Eleanor Roosevelt was a woman with a huge historical footprint—First Lady, first U.S. delegate to the United Nations General Assembly. She was dubbed “The First Lady of the World” by Harry Truman.
But how much is known about Eleanor’s personal life beyond the politics and activism? This hour, we sit down with Connecticut author Amy Bloom. Her new book, White Houses, is a fictional novel that explores Eleanor’s real-life romantic relationship with female journalist Lorena Hickok.
We also speak with Blanche Wiesen Cook, a renowned historian and Eleanor Roosevelt biographer. We talk with her about why historians were so reluctant to acknowledge the love affair between the two prominent women.
And we hear from a historian of gender and sexuality—what did love between women look like in the early twentieth century? How did women who were attracted to other women navigate relationships in a society that barely registered the notion of female intimacy?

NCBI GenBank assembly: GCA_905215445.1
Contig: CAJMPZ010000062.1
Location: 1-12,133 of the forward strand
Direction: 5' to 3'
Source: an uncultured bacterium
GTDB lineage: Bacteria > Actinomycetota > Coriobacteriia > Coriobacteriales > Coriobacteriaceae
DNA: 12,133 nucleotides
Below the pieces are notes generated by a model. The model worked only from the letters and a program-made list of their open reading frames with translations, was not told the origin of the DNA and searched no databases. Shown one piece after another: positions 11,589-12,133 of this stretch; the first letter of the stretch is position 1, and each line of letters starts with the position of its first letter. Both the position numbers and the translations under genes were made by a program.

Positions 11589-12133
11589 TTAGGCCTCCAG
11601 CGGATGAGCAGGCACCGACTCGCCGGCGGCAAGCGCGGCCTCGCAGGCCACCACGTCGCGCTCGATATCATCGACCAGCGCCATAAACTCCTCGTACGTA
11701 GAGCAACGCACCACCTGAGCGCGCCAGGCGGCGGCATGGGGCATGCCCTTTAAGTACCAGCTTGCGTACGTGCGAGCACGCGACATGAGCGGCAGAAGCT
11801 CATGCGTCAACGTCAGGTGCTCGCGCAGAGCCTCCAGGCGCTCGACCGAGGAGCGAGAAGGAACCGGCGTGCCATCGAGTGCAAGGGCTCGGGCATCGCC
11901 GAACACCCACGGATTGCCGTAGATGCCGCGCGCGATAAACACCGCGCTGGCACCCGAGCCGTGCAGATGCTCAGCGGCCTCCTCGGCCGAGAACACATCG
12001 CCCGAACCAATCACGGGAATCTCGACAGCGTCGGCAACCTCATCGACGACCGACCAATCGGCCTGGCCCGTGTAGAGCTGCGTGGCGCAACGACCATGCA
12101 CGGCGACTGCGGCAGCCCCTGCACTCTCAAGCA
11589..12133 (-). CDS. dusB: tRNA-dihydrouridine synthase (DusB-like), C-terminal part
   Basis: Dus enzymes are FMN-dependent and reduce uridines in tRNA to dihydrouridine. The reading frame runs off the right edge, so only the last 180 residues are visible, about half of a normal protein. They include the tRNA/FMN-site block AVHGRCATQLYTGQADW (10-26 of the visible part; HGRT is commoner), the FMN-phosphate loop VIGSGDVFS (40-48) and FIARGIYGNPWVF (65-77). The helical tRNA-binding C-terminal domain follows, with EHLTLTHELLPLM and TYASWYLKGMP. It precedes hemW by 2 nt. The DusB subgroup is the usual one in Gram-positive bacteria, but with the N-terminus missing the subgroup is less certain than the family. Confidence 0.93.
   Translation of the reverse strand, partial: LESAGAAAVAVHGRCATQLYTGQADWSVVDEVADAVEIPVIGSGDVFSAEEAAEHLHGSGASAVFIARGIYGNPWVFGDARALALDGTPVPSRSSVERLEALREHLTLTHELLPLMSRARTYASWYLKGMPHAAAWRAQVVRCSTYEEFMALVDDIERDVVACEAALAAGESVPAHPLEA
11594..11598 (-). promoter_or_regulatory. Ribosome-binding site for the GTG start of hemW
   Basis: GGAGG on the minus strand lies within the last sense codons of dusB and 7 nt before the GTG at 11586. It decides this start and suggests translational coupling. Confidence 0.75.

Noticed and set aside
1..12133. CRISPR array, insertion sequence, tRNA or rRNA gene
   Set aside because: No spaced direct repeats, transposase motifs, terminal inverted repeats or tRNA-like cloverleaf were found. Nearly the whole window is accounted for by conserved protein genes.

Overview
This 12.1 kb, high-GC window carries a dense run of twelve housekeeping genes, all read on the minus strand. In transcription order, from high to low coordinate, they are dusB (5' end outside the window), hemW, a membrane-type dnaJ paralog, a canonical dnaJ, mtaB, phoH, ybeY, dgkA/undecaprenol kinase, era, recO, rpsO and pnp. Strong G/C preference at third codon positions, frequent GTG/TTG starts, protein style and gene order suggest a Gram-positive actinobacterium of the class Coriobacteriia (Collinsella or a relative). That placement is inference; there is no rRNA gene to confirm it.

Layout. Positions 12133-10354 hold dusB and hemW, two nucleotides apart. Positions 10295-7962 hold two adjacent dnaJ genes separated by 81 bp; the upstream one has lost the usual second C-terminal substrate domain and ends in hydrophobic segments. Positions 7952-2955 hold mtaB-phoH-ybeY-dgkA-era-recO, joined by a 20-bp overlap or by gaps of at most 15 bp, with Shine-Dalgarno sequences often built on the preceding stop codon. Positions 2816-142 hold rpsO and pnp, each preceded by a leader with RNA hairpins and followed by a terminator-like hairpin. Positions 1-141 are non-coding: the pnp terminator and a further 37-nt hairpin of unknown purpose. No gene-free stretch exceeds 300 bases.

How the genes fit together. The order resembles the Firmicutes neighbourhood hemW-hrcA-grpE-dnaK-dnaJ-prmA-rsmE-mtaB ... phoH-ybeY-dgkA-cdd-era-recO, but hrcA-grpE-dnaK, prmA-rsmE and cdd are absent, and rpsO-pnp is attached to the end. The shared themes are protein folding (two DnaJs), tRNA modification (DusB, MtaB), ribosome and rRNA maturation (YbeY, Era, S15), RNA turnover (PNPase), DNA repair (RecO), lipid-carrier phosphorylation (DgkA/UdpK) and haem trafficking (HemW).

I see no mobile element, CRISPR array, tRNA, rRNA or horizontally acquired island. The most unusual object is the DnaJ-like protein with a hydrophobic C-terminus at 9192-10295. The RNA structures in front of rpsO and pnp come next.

Read an expert from White Houses here:
Excerpted from White Houses by Amy Bloom. Copyright © 2018 by Amy Bloom. Published by Random House, an imprint and division of Penguin Random House LLC. All rights reserved. No part of this excerpt may be reproduced or reprinted without permission in writing from the publisher.
- Amy Bloom - New York Times best-selling author and former National Book Award nominee, based in Connecticut. Her new novel White Houses, released in February, is about Eleanor Roosevelt’s romantic relationship with journalist Lorena Hickok. Amy is the Shapiro-Silverberg Professor of Creative Writing at Wesleyan University.
- Blanche Wiesen Cook - Author of Eleanor Roosevelt: Volume 1, 2, and 3, and distinguished professor of history and women’s studies at John Jay College of Criminal Justice and the Graduate Center, CUNY
- Anastasia Jones - Toronto-based historian who focuses on the history of gender and sexuality
Chion Wolf contributed to this show.